One day, as I continued to perseverate on the issue, I had an epiphany.  I went into my bedroom and looked at his little crib and I thought, “I don’t want to not see it there”.  I thought about why it was that I had this thought about the crib and not about Oliver.  I finally figured it out! … A week before Maya was born and died, we set up the little crib in our bedroom.  For a week, I pictured her in that crib.  I pictured getting up in the middle of the night, tiptoeing around our room, and watching her sleep.  After she died, Hackie came home while I was still in the hospital and gathered all of the baby stuff.  It all got put into the nursery and the door was shut.  When I came home, there was no crib.  In those early days and weeks, seeing that blank wall was so painful.  No crib, no baby, and a shattered future.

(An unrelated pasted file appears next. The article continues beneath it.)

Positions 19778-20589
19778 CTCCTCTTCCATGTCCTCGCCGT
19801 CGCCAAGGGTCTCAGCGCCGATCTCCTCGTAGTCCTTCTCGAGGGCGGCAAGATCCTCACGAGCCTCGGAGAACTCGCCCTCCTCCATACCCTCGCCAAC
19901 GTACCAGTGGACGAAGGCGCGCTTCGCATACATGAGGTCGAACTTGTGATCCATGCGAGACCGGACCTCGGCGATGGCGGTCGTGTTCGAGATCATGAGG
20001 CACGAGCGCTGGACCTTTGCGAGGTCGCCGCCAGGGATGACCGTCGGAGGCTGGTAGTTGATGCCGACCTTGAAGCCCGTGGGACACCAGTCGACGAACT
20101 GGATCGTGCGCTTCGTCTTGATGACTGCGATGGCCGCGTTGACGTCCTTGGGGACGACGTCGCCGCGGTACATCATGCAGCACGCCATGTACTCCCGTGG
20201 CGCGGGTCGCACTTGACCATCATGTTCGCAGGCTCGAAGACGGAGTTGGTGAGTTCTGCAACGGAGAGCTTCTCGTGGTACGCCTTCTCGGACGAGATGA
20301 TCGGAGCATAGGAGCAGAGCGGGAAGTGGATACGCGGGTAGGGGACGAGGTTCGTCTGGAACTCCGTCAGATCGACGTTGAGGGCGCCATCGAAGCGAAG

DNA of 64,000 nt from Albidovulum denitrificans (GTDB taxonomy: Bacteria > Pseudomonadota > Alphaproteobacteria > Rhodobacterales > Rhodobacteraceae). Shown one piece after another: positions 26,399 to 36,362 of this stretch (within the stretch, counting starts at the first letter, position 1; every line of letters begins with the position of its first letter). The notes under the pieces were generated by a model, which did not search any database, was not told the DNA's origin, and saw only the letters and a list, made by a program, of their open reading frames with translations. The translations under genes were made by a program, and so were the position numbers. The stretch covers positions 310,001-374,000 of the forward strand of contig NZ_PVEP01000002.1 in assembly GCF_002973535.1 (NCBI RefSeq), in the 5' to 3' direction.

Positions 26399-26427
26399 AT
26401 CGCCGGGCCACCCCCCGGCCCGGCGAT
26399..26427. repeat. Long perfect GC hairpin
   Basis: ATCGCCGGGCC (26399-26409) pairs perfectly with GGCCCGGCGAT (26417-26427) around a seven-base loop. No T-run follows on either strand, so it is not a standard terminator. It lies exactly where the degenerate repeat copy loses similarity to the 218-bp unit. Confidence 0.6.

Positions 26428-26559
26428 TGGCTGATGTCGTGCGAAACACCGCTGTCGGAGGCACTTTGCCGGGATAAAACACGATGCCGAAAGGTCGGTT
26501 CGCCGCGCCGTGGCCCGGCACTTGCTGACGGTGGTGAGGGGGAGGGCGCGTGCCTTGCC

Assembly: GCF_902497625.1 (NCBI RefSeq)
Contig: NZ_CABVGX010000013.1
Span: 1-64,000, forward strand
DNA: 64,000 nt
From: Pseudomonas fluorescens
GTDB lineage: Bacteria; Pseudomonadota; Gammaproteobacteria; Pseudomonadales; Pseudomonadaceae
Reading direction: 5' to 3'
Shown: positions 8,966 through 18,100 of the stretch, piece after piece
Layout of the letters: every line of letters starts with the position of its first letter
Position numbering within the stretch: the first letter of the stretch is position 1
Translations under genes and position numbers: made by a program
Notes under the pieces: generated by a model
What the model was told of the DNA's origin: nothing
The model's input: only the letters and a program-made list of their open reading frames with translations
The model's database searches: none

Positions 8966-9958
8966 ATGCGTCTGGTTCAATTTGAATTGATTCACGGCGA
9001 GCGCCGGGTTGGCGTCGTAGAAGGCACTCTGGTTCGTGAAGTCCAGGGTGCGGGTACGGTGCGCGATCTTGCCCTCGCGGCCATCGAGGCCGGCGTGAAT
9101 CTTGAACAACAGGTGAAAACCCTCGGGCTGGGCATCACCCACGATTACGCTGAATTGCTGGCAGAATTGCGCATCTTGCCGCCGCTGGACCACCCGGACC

My subconscious fear that had finally come to the surface was that moving the crib out and seeing that blank wall would bring back those memories and those feelings of absolute devastation.  I processed this with Hackie, with my mom, and with some good friends.  I thought about it for several days and then I accepted that at no point was this going to be an easy transition.  Saturday morning, I made the decision that I was ready.  I moved the little crib into the nursery early in the day and hours before Oliver’s bedtime so I could get used to seeing the blank wall long before going to bed.  Oliver did just fine.  I was OK too.  Oliver has now spent 5 nights sleeping in his own room and everyone is sleeping better.  I knew that would be the case.